Nearshore ice formation and sediment transport in southern Lake Michigan
The southern Lake Michigan nearshore zone is ice covered for two to four months each year. Daily observations in January 1991 document the effect of this seasonal ice on sediment transport along the Illinois shoreline of the lake. Three distinct types of ice are found in the nearshore zone. Each of these ice types has a different effect on nearshore sediment but all contribute to ice rafting sediment alongshore and cross shore.The Nearshore Ice Complex (NIC) is a large, 'solid' mass of ice that builds lakeward from the shoreline. At Gillson Beach in southwest Lake Michigan, the NIC reached a maximum width of 180 m and formed ridges up to 4 m above lake level. The volume of this NIC was 420 m$\sp3$ of ice per meter of beach width. This ice entrained 2.3 m$\sp3$ of sand per meter of beach. The NIC is a dynamic feature that grows and decays in response to incident waves and the amount of slush ice in the nearshore zone. Destruction of the NIC by waves leads to ice rafting of sand.Anchor ice is ice that is attached to the lakebed; it forms on sand, pebble and cobble bottoms in the nearshore zone. Anchor ice formation is common; it formed on 14 of 32 nights at one site. Anchor ice forms on cold, clear nights with offshore winds and is released from the bed and floats to the surface with entrained sediment when the water warms during the day. The formation and release of anchor ice transports sand in calm conditions. I estimate that anchor ice rafted 0.85 m$\sp3$ of sand from each m of beach at one site during the winter of 1991. There is a continuum of anchor ice morphologies that is a function of the incident wave energy at the time of anchor ice formation.Slush ice is mm-sized, unconsolidated, mobile ice. Slush ice consists primarily of floating accumulations of frazil ice crystals, although anchor ice and NIC ice are also incorporated into this mobile ice type. Sand is incorporated into slush ice directly from the bed or water column and by transfer of sediment-laden anchor ice and NIC ice to the slush ice zone. Combined ice sampling, video records and drifter returns show that there is a net transport of slush ice and sand to the south and offshore along the southwestern Lake Michigan coast. This study shows that annual ice formation in southern Lake Michigan is removing sand from the sediment-starved nearshore zone.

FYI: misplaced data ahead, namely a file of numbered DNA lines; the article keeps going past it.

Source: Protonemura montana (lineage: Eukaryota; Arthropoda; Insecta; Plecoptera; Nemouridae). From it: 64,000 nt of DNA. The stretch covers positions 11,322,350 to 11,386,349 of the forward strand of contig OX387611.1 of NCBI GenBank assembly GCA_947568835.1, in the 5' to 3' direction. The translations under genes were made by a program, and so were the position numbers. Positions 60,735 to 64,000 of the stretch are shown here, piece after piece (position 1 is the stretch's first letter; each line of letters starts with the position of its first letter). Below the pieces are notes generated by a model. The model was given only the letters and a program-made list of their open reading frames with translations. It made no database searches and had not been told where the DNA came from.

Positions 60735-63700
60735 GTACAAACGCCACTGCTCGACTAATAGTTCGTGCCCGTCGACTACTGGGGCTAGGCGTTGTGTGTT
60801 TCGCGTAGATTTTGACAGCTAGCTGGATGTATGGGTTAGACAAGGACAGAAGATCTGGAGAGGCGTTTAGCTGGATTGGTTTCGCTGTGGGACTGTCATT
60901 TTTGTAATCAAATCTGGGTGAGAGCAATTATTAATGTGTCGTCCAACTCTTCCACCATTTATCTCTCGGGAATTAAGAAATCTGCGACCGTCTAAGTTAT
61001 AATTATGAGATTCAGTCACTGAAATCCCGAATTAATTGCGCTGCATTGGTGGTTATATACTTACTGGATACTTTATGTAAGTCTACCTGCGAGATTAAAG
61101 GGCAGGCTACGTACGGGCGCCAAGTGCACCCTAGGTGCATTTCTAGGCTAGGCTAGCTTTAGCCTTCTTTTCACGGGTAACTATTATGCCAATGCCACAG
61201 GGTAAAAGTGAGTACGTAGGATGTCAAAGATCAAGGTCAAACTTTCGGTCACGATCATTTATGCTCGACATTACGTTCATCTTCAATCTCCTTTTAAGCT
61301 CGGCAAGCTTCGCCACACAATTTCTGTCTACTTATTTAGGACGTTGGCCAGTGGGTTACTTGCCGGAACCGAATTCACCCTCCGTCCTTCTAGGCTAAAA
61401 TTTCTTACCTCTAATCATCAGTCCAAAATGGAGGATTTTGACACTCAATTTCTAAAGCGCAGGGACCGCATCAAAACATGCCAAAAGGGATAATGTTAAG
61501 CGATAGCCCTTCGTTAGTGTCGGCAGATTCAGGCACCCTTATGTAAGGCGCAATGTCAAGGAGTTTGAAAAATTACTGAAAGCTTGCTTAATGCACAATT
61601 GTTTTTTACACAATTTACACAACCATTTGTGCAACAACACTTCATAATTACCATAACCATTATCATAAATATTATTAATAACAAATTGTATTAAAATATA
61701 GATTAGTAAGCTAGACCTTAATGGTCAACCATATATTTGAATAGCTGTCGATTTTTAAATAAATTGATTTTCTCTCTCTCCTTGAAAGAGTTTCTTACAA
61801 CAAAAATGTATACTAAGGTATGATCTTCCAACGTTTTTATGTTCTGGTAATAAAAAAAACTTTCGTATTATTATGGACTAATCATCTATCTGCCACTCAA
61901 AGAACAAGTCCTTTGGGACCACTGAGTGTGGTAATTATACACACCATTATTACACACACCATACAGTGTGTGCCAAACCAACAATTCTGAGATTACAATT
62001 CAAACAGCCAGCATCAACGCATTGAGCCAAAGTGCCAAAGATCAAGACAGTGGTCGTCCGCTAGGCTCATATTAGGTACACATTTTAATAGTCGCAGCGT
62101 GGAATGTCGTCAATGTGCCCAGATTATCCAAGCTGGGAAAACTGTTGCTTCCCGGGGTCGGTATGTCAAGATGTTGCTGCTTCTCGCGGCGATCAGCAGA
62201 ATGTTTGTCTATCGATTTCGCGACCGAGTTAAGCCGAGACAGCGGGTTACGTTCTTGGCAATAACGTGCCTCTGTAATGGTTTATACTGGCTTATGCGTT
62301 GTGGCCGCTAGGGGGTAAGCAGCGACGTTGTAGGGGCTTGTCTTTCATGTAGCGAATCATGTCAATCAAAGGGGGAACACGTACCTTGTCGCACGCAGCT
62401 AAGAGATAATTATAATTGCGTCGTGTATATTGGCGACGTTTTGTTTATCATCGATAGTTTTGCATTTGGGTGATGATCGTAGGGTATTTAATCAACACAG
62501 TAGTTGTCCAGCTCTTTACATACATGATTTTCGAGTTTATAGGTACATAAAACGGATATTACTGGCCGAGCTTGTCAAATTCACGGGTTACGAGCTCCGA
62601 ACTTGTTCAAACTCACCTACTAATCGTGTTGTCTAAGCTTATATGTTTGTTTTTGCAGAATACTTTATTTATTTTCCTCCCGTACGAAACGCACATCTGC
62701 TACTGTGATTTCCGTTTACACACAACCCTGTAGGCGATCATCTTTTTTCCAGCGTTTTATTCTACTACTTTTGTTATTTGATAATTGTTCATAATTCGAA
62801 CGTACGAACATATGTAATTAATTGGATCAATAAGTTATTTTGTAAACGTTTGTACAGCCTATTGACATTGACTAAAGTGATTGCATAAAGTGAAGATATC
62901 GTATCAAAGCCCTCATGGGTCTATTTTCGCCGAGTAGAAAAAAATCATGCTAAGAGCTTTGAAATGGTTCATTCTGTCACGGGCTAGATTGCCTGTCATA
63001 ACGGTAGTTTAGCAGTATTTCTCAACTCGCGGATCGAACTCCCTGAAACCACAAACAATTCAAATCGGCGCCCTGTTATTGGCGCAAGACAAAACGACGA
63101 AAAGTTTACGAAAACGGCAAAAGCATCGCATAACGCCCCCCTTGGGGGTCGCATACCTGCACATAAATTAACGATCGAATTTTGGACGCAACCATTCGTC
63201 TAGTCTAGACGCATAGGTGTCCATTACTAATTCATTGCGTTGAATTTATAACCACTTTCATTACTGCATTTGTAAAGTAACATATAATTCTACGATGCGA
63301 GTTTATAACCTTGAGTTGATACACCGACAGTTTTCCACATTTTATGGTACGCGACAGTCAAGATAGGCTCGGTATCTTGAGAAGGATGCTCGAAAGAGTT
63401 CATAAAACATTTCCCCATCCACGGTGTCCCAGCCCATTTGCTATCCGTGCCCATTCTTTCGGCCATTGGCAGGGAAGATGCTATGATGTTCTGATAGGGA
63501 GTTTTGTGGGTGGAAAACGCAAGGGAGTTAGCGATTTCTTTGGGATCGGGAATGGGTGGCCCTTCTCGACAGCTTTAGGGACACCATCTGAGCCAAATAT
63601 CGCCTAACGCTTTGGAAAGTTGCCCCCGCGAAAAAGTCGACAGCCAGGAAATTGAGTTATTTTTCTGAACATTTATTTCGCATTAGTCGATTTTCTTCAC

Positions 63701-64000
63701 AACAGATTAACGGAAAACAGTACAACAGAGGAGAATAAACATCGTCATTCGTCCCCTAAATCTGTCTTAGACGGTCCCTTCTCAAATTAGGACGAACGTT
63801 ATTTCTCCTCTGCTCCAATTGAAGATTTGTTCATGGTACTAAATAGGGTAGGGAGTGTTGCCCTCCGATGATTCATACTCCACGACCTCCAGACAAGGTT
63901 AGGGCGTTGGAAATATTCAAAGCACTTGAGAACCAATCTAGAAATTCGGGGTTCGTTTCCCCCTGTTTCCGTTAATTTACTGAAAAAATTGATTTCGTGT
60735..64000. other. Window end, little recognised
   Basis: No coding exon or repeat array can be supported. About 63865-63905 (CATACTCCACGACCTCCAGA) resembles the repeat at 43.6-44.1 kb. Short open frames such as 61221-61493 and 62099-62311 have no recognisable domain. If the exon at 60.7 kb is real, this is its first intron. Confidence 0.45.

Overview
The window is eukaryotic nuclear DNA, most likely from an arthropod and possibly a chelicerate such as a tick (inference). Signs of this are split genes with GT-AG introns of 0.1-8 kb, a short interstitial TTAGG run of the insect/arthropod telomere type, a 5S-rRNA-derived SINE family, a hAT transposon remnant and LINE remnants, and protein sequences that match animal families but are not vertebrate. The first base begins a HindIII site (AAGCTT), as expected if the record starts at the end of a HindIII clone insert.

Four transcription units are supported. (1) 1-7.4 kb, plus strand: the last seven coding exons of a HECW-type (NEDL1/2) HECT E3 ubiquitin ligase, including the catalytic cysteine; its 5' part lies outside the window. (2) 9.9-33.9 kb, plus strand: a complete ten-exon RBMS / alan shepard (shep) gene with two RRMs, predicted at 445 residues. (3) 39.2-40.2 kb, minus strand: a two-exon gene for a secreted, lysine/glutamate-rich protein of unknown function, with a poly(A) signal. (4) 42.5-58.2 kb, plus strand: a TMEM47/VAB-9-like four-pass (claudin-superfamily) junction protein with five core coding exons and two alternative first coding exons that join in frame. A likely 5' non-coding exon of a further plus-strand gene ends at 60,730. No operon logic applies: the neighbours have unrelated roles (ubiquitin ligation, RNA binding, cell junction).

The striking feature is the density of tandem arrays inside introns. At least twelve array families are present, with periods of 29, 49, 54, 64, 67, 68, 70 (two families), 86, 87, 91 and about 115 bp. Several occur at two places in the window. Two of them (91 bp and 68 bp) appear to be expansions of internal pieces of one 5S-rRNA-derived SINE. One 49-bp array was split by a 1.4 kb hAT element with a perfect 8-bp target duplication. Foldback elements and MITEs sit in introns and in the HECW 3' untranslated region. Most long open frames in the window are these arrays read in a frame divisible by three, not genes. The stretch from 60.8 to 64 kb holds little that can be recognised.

- Oceanography